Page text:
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Macron warns ‘mortal’ Europe needs stronger defence

Macron says IS branch behind Russia attack, also targeted France
Source: Video Screenshot

French President Emmanuel Macron on Thursday warned that Europe faced an existential threat from Russian aggression, calling on the continent to adopt a “credible” defence strategy less dependent on the United States.

He described Russia’s behaviour after its invasion of Ukraine as “uninhibited” and said it was no longer clear where Moscow’s “limits” lay.

Macron also sounded the alarm on what he described as disrespect of global trade rules by both the United States and China, calling on the European Union to revise its trade policy.

“Our Europe, today, is mortal and it can die,” he said.

“It can die and this depends only on our choices,” Macron said, warning that Europe was “not armed against the risks we face” in a world where the “rules of the game have changed”.

“Over the next decade… there is an immense risk of (Europe) being weakened or even relegated,” he added, also pointing to the risk of Iran obtaining a nuclear weapon.

– ‘Not ambitious enough’ –

Macron returned to the themes of a September 2017 speech he gave months after taking office, speaking at the same location — the Sorbonne University in Paris — but in a context that seven years on has been turned upside down by Brexit, Covid and Russia’s invasion of Ukraine.

“The risk is that Europe will experience a decline and we are already starting to see this despite all our efforts,” he warned.

Macron champions the concept of European strategic autonomy in economy and defence, arguing that Europe needs to face crises like Russia’s war against Ukraine without relying on the United States.

His pronouncements have sometimes troubled key EU ally Germany, not least in February when he stunned Europe by refusing to rule out sending Western troops to Ukraine.

Macron said he stood by his comments, which he said were a policy of “strategic ambiguity”.

“Do we have limits in ensuring the security of Europeans? No,” he added.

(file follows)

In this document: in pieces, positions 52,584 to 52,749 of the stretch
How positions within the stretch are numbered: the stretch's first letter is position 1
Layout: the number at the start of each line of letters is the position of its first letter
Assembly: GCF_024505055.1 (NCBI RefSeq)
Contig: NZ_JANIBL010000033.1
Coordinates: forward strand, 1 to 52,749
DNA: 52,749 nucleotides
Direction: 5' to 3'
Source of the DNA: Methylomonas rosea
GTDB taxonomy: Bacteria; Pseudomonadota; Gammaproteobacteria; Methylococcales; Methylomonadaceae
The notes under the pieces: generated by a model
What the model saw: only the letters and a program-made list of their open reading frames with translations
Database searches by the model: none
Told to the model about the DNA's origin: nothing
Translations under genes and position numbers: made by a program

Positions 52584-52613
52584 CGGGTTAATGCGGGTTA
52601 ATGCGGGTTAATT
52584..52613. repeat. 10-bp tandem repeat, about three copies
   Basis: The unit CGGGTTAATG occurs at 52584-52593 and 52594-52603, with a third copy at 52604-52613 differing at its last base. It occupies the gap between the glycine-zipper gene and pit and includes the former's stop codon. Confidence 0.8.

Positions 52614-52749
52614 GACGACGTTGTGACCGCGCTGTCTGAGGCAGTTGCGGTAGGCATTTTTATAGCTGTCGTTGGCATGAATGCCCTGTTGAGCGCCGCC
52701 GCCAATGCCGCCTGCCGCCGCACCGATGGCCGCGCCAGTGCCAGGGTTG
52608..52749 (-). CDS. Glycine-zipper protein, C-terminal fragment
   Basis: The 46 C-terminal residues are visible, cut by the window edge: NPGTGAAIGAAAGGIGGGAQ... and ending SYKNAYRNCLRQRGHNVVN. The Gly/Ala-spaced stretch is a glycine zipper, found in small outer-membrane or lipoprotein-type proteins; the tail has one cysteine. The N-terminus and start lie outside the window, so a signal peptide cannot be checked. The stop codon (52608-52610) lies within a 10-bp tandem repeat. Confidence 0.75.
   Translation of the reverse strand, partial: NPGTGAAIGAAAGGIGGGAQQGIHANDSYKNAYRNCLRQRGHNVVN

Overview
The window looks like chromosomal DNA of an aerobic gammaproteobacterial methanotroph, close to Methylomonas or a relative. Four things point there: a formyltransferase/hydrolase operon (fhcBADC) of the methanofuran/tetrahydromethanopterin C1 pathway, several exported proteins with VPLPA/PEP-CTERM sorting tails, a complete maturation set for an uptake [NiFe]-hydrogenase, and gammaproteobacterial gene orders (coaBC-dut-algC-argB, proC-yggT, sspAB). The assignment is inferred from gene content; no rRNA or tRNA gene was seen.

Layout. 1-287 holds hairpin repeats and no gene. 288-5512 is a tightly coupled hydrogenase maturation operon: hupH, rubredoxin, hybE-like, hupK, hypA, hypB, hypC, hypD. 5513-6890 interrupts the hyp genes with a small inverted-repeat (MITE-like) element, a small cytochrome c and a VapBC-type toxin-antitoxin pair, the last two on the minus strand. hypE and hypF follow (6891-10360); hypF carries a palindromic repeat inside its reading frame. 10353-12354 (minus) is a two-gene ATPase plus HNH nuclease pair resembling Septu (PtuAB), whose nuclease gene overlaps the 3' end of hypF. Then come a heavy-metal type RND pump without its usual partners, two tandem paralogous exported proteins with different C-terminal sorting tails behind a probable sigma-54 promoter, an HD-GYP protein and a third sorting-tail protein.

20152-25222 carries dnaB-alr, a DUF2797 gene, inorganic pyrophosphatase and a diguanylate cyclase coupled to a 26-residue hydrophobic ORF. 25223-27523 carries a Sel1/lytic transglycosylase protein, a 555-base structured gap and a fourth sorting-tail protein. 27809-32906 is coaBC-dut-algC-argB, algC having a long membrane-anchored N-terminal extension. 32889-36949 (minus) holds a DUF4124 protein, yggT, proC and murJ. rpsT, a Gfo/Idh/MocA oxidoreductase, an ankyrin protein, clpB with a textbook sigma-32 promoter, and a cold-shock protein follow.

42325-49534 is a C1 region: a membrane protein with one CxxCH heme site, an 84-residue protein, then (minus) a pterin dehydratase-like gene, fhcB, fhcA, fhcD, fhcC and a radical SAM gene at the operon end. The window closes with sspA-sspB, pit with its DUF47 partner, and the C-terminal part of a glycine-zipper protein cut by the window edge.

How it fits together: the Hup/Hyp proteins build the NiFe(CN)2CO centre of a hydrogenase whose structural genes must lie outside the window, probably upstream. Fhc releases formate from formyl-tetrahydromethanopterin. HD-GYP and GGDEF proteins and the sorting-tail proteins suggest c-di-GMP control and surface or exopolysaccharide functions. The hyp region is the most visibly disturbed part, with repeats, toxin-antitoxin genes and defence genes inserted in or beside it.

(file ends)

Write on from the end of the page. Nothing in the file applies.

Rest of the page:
In a warm but hardly ecstatic reaction to the speech, German Chancellor Olaf Scholz told Macron on X his speech contained “good impulses” to help Europe remain strong.

Macron urged Europe to be more a master of its own destiny, saying in the past it was over-dependent on Moscow for energy and Washington for security.

He said the indispensable “sine qua non” for European security was “that Russia does not win the war of aggression in Ukraine”.

“We need to build this strategic concept of a credible European defence for ourselves,” Macron said, adding Europe could not be “a vassal” of the United States.

– ‘New paradigms’ –

He said he would ask European partners for proposals in the coming months and added that Europe also needed its own capacity in cyberdefence and cybersecurity.

Macron said preference should be given to European suppliers in the purchase of military equipment and backed the idea of a European loan to finance this effort.

He also called for a “revision” of EU trade policy to defend European interests, accusing both China and the United States of no longer respecting the rules of global commerce.

“It cannot work if we are the only ones in the world to respect the rules of trade — as they were written up 15 years ago — if the Chinese and the Americans no longer respect them by subsidising critical sectors,” he said.

Macron is, after Brexit and the departure from power of German chancellor Angela Merkel, often seen by commentators as Europe’s number one leader.

But his party is facing embarrassment in June’s European elections, ranking well behind the far-right in opinion polls and even risking coming third behind the Socialists.

The head of the governing party’s list for the elections, the little-known Valerie Hayer, is failing to make an impact, especially in the face of the high-profile 28-year-old Jordan Bardella leading the far right and Raphael Glucksmann emerging as a new star on the left.

Macron only made a brief explicit reference to the elections at the end of his almost two-hour speech, even though analysts say he is clearly seeking to wade into the campaign.

“The response is not in timidity but in boldness” including at the June 9 European elections, he said. “The choice is not to do what we have always done but to adopt new paradigms.”

He railed against far-right nationalists in Europe who he said wanted to stay in the “European house” but “without paying the rent” or respecting the “cohabitation rules”.

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Agence France-Presse (AFP) is a French international news agency headquartered in Paris, France. Founded in 1835 as Havas, it is the world's oldest news agency.

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